Epsom salts are used in soothing baths or body soaks designed to draw toxins from the body. By sprinkling a few tablespoons of epsom salts into the warm water, a small amount of magnesium is released from the salts and absorbed into the body. Both of these remedies involving epsom salts are used by many people practicing holistic living and health. If epsom salts aren't available, however, there are easy-to-find substitutes.
Pool Rock Salt
Some recipes for bath salts that call for epsom salts state that a fine-grade pool rock salt may be used instead. This is typically available at many hardware or home and garden stores and costs significantly less than epsom salts.
Since sea salt carries most of the same components as epsom salts, it may be used in baths or soaks for detoxification purposes. It also is very soothing to the skin and helps it retain moisture. Sea salt is available at health food stores as well as in most regular grocery stores.
Epsom salts (2 tablespoons) may be mixed in an eight-ounce glass of water for use as a natural constipation remedy. For people who have been told to avoid hydrated magnesium sulphate, a good substitute for epsom salts is all-natural prune juice. When purchasing it in a grocery store, it is wise to double check to make sure it is really all-natural. Otherwise it should be purchased in a health food store.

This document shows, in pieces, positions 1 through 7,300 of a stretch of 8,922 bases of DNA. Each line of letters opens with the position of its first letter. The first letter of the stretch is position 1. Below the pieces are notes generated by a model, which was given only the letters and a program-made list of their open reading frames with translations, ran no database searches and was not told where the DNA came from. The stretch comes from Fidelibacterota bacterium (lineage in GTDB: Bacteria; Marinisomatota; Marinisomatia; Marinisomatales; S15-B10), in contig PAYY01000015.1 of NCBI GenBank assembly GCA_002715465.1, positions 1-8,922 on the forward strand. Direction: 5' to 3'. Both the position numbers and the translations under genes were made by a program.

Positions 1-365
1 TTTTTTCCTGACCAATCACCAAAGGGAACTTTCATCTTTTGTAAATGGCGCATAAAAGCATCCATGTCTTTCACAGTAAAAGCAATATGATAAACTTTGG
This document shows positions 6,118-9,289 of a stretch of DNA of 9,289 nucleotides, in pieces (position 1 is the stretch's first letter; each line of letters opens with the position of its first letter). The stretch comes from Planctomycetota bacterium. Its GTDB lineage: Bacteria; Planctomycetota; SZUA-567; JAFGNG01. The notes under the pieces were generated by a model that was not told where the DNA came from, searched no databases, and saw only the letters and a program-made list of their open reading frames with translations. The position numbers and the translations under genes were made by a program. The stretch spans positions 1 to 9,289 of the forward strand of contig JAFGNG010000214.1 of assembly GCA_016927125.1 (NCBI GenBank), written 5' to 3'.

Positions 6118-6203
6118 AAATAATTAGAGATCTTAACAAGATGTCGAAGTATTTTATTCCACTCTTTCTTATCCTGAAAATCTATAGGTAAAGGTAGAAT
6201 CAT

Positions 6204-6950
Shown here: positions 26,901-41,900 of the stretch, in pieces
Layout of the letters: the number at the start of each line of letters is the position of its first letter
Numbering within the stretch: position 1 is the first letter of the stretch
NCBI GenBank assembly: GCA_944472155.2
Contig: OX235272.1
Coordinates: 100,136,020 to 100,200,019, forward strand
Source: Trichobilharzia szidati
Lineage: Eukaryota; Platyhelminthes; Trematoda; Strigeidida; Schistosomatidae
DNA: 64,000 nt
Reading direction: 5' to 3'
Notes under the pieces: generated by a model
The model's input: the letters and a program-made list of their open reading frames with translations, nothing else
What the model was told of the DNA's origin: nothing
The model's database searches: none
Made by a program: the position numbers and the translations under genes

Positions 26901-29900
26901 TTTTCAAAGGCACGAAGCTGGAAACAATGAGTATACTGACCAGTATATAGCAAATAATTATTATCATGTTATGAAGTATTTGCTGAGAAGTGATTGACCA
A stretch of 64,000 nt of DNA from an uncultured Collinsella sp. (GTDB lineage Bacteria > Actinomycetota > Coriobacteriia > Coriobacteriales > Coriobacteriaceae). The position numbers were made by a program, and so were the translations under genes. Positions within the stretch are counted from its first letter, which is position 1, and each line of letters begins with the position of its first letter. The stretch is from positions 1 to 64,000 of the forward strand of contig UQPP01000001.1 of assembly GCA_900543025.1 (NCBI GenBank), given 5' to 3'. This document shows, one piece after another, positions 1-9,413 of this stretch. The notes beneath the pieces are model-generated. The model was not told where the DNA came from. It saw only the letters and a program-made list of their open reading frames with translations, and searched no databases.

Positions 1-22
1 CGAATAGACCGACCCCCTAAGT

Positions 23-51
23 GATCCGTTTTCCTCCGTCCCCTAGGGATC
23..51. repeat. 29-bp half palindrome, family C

Kimberly Ripley is a freelance writer and published author from Portsmouth, N.H. She has authored five books and hundreds of articles and short stories. Her work has appeared various publications, including "Parenting," "Writer’s Digest," "Vacations" and "Discovery Travel." She studied at the University of Maine and later pursued her writing studies through numerous classes and workshops.